Subcontractor Cited by OSHA in JJ’s Blast Probe
August 16, 2013

(AP) — The federal government said Thursday it is seeking a $161,000 fine against a cable company subcontractor after a fatal explosion leveled a Kansas City restaurant.

The U.S. Department of Labor said in a news release that Olathe, Kan.-based Heartland Midwest was being cited for two willful and three serious violations after a crew breached a natural gas supply line Feb. 19 with a horizontal drilling machine. The blast that came that evening leveled JJ’s restaurant near the Country Club Plaza, a busy outdoor shopping area. One restaurant worker died and 15 other people were injured.

“This explosion was a tragic event that stemmed from errors on behalf of Heartland Midwest,” said Marcia Drumm, acting regional administrator for the Occupational Safety and Health Administration in Kansas City. “It is heartbreaking that a person was killed, and numerous employees were severely injured as a result of these violations.”

Heartland attorney Brad Russell disputed the allegations and said in a written statement that Missouri Gas Energy, which owned the gas line that was ruptured, and the utility locating service didn’t provide the cable contractor the depth of the gas line or correct number of utility lines in the area.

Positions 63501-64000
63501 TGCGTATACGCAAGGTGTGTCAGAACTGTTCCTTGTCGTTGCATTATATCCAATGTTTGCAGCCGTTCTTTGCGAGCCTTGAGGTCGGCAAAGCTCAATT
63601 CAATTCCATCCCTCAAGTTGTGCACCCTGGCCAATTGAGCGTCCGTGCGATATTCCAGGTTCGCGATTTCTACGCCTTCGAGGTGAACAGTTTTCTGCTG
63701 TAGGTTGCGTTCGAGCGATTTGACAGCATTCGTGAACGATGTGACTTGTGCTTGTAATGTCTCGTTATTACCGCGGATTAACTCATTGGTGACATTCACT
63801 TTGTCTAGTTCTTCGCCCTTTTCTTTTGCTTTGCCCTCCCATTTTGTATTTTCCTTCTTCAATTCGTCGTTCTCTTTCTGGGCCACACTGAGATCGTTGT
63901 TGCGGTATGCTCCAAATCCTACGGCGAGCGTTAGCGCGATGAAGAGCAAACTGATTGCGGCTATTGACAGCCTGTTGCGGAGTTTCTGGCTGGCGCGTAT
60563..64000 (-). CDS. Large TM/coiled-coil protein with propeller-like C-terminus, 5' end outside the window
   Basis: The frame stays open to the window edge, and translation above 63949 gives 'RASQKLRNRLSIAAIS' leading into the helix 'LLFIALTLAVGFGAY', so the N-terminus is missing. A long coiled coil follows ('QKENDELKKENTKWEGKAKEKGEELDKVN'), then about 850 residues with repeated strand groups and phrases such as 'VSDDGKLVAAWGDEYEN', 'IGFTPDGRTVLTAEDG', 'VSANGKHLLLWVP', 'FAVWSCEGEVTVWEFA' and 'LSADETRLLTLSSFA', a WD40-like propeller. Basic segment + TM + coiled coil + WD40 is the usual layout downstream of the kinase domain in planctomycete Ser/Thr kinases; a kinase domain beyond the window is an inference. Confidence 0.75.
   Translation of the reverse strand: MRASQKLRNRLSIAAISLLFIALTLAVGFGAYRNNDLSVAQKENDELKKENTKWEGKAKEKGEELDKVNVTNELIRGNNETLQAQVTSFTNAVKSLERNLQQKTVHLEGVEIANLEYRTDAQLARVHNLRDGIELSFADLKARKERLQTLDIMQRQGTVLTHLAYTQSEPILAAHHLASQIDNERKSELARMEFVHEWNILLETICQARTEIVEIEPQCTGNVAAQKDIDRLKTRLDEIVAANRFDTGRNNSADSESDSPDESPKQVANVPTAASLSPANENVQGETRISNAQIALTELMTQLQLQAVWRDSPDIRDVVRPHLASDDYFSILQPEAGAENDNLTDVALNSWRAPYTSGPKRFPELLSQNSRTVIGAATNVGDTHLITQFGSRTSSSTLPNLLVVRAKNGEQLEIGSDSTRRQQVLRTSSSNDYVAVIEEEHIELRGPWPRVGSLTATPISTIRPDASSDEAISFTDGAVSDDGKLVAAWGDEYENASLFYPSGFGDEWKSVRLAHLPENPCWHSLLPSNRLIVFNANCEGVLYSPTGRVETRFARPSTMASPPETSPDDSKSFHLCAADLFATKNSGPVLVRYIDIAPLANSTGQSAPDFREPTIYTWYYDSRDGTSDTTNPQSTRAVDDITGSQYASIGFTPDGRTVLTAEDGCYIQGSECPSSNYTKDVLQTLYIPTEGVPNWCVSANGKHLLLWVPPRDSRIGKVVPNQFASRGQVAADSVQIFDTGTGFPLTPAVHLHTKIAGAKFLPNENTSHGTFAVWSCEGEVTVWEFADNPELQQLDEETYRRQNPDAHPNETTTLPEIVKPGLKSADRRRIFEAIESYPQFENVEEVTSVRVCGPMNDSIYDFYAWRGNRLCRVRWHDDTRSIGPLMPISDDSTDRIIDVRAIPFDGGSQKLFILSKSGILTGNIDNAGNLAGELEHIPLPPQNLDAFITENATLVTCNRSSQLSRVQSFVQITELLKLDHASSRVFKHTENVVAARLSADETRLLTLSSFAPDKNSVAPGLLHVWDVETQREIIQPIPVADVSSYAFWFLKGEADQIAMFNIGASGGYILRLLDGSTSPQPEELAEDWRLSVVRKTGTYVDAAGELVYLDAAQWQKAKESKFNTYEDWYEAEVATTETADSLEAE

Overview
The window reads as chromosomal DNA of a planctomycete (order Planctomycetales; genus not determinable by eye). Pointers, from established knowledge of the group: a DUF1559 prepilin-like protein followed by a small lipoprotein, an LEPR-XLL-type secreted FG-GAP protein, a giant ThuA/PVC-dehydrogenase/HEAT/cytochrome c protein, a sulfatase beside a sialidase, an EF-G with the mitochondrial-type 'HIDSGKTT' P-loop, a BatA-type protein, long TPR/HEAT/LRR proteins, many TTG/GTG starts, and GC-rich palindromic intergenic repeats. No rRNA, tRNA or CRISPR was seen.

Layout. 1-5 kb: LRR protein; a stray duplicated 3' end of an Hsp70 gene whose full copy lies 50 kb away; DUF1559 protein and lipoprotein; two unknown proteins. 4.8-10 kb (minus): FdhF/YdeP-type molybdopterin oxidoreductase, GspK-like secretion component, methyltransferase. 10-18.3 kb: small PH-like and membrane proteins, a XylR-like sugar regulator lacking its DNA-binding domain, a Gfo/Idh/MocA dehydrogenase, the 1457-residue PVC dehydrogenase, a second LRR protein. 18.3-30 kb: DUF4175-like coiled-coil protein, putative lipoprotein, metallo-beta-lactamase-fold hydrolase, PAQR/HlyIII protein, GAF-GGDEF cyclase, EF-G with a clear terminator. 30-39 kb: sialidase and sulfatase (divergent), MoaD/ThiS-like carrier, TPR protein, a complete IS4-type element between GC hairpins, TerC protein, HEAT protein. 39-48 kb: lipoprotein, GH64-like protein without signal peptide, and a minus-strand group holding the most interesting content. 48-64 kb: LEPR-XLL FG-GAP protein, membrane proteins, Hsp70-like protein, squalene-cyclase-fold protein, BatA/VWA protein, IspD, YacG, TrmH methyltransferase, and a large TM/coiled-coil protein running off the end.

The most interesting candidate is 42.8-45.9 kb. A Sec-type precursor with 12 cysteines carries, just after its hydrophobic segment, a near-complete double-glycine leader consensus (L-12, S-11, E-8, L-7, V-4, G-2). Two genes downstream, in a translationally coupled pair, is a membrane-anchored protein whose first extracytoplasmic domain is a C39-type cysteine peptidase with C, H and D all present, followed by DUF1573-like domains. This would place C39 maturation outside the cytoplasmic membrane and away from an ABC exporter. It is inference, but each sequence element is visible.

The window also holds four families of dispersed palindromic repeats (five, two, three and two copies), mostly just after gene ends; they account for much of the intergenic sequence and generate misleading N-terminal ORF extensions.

“Heartland is disappointed that OSHA has decided to issue ill-founded and unsubstantiated allegations that are neither supported by facts or even law under these circumstances,” the statement said.

Among the willful violations, OSHA alleges Heartland failed to provide its employees with a workplace “free of recognized hazards” while boring underground and crossing the paths of existing utilities. The second willful violation alleged the company failed to ensure all crew members were equipped with footwear that protected them from electrocution while boring near underground electric lines.

OSHA defines a willful violation as one committed with intentional knowing or voluntary disregard for the law’s requirements or with plain indifference to worker safety and health.